Venezuela’s Economic Crisis Puts Older Populations-At-Risk

This article is the first part of a two-part series on Venezuela’s ongoing economic crisis. Click here to read Part 2.

Photo Credit: Wilfredo Rodríguez
Photo Credit: Wilfredo Rodríguez

Venezuela is in the midst of an economic collapse. Oil prices have plummeted and the bolivar (Venezuelan currency) has dropped in value compared to the U.S. dollar. The situation is rapidly becoming a humanitarian emergency due to inflation and devaluation of the currency, food shortages, and collapse of the healthcare system. Safety threats and violence have also escalated an already unstable event. While news coverage of these incidents focus on the impact on children or young adults, this crisis has serious implications for older adults who are often vulnerable in the face of disaster.

Food Shortage

One of the hallmarks of media coverage are the pictures of long lines at grocery stores and food banks. In response to the food shortage, the Venezuelan government has instituted a rationing system, in which individuals must appear in person to buy food on the day indicated by the last digit on their ID card. For older adults who lose mobility or cannot make it to the grocery store on their designated day, there are few alternative options. Even for individuals who make it to the grocery store, there is often no food available. In a video posted on YouTube, an older woman states that she is hungry and willing to buy anything. She says, “It is sad that at this age [old age] it has come to this”. (English translation)

A writer for Havana Times shared an experience in a Venezuelan grocery store, “I also saw many elderly people waiting for hours to be able to buy something…”. Older adults often support their family by reserving a spot in the long lines which have thousands of people waiting for hours to reach the front. Exposure to the weather alone makes the ordeal of grocery shopping in Venezuela a threat to the health of older adults. In January of 2016, the government decreed that individuals should engage in their own food production, a daunting task for older adults.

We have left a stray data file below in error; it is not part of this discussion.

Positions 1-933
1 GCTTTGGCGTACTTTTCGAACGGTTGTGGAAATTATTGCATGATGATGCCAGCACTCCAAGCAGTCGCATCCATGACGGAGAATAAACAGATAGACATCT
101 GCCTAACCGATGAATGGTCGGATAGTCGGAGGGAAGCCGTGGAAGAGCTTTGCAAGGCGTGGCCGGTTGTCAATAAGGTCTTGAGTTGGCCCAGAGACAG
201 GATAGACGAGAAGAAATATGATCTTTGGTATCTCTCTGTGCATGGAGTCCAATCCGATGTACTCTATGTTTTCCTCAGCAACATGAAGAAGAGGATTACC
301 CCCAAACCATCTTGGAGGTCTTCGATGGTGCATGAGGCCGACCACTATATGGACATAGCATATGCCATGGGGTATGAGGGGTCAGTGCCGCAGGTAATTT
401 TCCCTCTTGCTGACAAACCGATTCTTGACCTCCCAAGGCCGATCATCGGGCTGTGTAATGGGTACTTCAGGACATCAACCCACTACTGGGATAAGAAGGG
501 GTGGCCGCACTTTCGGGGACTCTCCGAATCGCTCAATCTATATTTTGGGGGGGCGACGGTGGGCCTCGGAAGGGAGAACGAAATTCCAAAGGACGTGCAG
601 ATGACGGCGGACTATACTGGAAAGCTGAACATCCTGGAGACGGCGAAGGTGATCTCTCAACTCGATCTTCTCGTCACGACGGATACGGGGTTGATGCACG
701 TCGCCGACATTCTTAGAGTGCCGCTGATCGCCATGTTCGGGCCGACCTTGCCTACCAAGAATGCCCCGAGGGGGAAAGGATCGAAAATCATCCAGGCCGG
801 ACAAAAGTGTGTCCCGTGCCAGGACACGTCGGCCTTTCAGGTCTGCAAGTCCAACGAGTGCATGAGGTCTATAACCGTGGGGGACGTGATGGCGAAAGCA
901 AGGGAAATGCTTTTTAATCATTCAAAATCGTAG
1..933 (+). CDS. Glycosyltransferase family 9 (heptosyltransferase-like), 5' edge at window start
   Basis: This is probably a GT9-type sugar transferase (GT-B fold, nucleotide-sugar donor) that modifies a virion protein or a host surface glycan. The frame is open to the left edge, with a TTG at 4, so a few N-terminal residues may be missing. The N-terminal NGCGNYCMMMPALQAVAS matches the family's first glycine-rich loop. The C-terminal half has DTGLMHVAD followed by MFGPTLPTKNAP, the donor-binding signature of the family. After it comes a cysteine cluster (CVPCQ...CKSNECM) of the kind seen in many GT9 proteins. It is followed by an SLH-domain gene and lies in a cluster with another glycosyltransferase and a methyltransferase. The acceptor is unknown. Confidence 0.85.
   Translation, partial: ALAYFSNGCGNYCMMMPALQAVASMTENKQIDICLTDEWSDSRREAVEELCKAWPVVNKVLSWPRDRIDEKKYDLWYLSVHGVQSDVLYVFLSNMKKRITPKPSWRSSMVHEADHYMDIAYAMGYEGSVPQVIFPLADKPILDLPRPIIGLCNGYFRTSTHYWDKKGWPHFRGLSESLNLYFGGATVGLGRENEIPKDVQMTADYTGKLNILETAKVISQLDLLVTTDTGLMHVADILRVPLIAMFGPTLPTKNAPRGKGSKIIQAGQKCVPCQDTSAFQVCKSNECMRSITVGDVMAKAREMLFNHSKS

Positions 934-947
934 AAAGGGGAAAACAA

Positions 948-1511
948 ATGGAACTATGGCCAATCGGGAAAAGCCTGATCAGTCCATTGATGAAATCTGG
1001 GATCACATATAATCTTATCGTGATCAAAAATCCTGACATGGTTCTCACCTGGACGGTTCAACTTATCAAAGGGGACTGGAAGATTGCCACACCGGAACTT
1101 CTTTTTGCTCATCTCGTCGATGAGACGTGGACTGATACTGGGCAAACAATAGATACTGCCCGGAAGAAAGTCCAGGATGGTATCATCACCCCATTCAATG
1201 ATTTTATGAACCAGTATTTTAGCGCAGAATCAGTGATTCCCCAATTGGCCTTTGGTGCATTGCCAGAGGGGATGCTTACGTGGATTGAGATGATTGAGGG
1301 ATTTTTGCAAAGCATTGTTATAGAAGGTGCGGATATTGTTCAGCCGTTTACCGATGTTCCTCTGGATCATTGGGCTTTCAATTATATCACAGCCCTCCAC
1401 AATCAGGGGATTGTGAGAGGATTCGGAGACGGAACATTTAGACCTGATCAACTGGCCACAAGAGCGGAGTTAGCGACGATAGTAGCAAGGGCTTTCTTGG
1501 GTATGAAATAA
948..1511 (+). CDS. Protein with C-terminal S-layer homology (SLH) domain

Safety has been a pressing concern, especially surrounding grocery stores and food. In August of 2015, Reuters reported the death of an 80-year-old Venezuelan woman in a supermarket, “possibly from trampling”. In addition to riots and stampedes, there are reports of shots fired and frequent assaults in lines at grocery stores. The army and national police have responded by guarding the lines, but it is unclear whether the people are being protected or controlled by security forces.

Conclusion

With recovery a long way off, there have been calls for other nations to come to the aid of Venezuela. Older adults and children can benefit from food and health assistance but President Nicolás Maduro states that the situation is not nearly as bad as portrayed in the media. For instance, Cuban doctors are helping to mitigate the healthcare crisis in Venezuela. The fact is that foreign aid may not even be enough, hence societies should have strong governments with smart fiscal policies to insure safety nets for older individuals.

Grace Mandel is pursuing a Master of Public Health in Health Systems and Policy at the Johns Hopkins University Bloomberg School of Public Health.

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